Posted by : Matthew Wild | On : March 31, 2008

On March 21, 2008, Herman Miller, Inc. entered into a consent decree with the attorneys general for New York, Michigan and Illinois to resolve allegations of resale price maintenance over its Aeron chair — an ergonomic desk chair. Filed in the United States District Court for the Southern District of New York, the Complaint alleged that Herman Miller used its Suggested Retail Price policy to enforce a resale price maintenance scheme over the Aeron chairs. According to the Complaint, Herman Miller coerced retailers to agree not to advertise or discount Aeron chairs below Herman Miller’s Suggested Resale Price or a pre-determined discount set by Herman Miller. The states alleged violations of Section 1 of the Sherman Act and the New York, Illinois and Michigan antitrust statutes. Although this action was brought after the Supreme Court in Leegin Creative Leather Prods., Inc. v. PSKS, Inc., 127 S.Ct. 2705 (2007), held that resale price maintenance was subject to analysis under the rule of reason (and no longer a per se violation of Section 1), the Complaint pled only a per se violation. The consent decree requires Herman Miller to refrain from resale price maintenance and enforcement of its Suggested Retail Price policy for all of its products. Herman Miller also was required to pay a $750,000 fine. This case serves as a cautionary tale to manufacturers who take too much comfort from Leegin. With aggressive enforcement by state attorneys general and potential litigation by terminated retailers under more stringent state laws, manufacturers would be well advised to act unilaterally under the Colgate doctrine. They are free to terminate discounters unilaterally but should not require retailers to agree to adhere to resale prices as a condition of receiving shipments. Similarly, to reduce the chance that any termination of a discounter could be considered the product of a conspiracy between the manufacturer and other retailers, manufacturers should refuse to listen to complaints from retailers about discounting. The Herman Miller Complaint and Consent Decree are attached. Herman Miller Complaint; Herman Miller Consent Decree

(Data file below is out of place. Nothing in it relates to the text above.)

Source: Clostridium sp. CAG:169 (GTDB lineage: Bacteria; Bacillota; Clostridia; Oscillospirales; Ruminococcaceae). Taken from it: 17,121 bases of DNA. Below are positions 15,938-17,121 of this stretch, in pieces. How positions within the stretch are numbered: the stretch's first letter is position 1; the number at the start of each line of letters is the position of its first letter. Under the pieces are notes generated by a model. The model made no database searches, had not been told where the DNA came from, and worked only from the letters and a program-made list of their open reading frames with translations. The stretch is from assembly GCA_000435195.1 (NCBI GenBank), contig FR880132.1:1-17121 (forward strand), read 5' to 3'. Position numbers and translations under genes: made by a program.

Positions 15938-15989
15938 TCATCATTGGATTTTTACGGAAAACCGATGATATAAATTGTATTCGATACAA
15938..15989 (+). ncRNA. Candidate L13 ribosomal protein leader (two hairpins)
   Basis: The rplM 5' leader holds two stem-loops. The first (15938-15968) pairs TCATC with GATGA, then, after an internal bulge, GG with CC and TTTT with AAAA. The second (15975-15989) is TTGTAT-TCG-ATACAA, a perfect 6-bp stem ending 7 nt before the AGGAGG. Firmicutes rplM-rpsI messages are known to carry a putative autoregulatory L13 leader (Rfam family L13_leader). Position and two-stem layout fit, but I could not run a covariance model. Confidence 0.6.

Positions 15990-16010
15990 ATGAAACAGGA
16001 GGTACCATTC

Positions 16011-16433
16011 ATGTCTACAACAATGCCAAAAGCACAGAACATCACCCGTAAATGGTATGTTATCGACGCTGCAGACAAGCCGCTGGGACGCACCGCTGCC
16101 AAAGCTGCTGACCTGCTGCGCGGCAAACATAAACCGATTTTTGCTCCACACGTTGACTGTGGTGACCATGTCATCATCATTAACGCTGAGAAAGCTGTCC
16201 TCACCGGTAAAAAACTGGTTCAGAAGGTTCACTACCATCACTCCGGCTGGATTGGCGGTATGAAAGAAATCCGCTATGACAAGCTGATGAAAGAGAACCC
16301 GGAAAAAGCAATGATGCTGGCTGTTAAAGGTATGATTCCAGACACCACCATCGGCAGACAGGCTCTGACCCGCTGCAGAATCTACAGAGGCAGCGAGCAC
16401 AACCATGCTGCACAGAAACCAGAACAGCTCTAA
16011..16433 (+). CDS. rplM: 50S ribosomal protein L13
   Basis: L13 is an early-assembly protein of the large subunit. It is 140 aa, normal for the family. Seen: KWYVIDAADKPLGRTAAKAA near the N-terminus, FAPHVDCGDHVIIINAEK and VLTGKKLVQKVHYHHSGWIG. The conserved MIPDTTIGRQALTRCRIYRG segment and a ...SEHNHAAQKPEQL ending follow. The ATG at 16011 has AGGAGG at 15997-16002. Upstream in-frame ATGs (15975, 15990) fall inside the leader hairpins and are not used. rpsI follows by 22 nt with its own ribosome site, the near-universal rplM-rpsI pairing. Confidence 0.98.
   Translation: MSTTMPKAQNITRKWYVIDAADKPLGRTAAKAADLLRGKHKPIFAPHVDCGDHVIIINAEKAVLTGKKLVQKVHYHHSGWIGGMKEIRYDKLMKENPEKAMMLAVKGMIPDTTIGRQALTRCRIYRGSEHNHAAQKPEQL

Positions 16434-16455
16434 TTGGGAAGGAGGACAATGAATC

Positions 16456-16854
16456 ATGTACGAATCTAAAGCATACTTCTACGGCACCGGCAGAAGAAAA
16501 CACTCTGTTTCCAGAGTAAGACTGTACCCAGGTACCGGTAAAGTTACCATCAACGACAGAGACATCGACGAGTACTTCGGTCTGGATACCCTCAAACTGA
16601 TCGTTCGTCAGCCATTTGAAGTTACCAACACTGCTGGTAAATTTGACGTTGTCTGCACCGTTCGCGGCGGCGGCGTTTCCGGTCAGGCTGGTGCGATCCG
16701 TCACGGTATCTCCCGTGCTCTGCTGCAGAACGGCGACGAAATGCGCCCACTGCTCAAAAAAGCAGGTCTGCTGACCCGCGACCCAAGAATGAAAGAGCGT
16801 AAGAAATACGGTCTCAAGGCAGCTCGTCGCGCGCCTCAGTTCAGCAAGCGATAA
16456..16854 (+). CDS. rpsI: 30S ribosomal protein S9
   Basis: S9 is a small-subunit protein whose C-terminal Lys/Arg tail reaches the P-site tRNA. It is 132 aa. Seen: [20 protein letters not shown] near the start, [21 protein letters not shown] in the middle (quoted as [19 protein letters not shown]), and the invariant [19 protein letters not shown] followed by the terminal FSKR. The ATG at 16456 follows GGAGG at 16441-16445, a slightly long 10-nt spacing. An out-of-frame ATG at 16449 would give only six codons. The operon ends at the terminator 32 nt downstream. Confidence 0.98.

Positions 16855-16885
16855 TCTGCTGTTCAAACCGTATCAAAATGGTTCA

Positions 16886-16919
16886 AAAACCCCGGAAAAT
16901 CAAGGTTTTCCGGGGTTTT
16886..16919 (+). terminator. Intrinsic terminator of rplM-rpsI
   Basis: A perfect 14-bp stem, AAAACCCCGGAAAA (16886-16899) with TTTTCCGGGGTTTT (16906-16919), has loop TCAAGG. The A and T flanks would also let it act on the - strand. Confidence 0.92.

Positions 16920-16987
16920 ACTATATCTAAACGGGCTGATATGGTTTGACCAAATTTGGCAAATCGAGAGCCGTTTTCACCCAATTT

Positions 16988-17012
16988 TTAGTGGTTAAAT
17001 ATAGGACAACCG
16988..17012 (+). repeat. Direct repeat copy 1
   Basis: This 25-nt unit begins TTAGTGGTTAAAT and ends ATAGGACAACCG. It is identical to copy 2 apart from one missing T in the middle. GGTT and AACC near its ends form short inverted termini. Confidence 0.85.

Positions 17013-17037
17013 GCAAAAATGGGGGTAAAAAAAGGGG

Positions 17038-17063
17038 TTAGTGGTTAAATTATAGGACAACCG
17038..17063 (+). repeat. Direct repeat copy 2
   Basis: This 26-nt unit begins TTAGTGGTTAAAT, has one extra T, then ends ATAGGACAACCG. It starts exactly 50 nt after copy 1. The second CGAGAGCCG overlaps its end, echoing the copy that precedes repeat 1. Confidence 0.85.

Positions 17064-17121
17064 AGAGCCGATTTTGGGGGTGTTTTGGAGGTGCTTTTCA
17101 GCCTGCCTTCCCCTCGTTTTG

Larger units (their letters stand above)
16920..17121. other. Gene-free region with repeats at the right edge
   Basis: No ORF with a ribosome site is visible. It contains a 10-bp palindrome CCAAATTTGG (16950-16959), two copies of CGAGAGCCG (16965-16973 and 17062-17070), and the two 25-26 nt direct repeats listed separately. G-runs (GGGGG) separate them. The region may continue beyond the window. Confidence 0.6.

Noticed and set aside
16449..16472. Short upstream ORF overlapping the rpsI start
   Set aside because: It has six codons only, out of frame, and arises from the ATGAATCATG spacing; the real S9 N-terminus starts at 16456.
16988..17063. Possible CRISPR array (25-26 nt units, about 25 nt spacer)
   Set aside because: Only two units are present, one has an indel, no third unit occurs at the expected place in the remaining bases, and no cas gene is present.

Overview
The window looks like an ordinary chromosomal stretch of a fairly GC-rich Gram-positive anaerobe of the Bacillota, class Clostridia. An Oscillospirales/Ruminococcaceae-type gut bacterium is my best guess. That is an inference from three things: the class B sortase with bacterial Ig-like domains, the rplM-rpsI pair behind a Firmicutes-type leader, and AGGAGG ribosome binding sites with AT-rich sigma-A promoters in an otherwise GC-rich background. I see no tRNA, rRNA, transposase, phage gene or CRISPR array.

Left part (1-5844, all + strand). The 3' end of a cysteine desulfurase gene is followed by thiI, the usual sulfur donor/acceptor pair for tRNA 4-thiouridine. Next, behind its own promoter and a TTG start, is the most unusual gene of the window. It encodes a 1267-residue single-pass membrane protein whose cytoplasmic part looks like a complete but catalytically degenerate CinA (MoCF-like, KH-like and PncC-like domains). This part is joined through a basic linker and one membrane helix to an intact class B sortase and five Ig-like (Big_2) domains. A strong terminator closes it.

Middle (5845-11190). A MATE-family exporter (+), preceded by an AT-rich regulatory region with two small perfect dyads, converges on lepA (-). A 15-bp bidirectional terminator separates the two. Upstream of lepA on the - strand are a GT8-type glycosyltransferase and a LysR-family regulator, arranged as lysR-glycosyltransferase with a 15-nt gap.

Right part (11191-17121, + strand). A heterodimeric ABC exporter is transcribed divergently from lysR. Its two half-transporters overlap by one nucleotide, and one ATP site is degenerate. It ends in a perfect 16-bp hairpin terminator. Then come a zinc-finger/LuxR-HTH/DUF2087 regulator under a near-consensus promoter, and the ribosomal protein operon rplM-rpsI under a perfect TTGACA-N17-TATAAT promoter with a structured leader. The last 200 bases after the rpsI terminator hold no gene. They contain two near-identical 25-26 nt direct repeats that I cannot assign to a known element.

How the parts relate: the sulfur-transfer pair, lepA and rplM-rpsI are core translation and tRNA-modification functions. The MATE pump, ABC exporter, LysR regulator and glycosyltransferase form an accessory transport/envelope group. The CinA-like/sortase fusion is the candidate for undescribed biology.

Posted by : Matthew Wild | On : March 30, 2008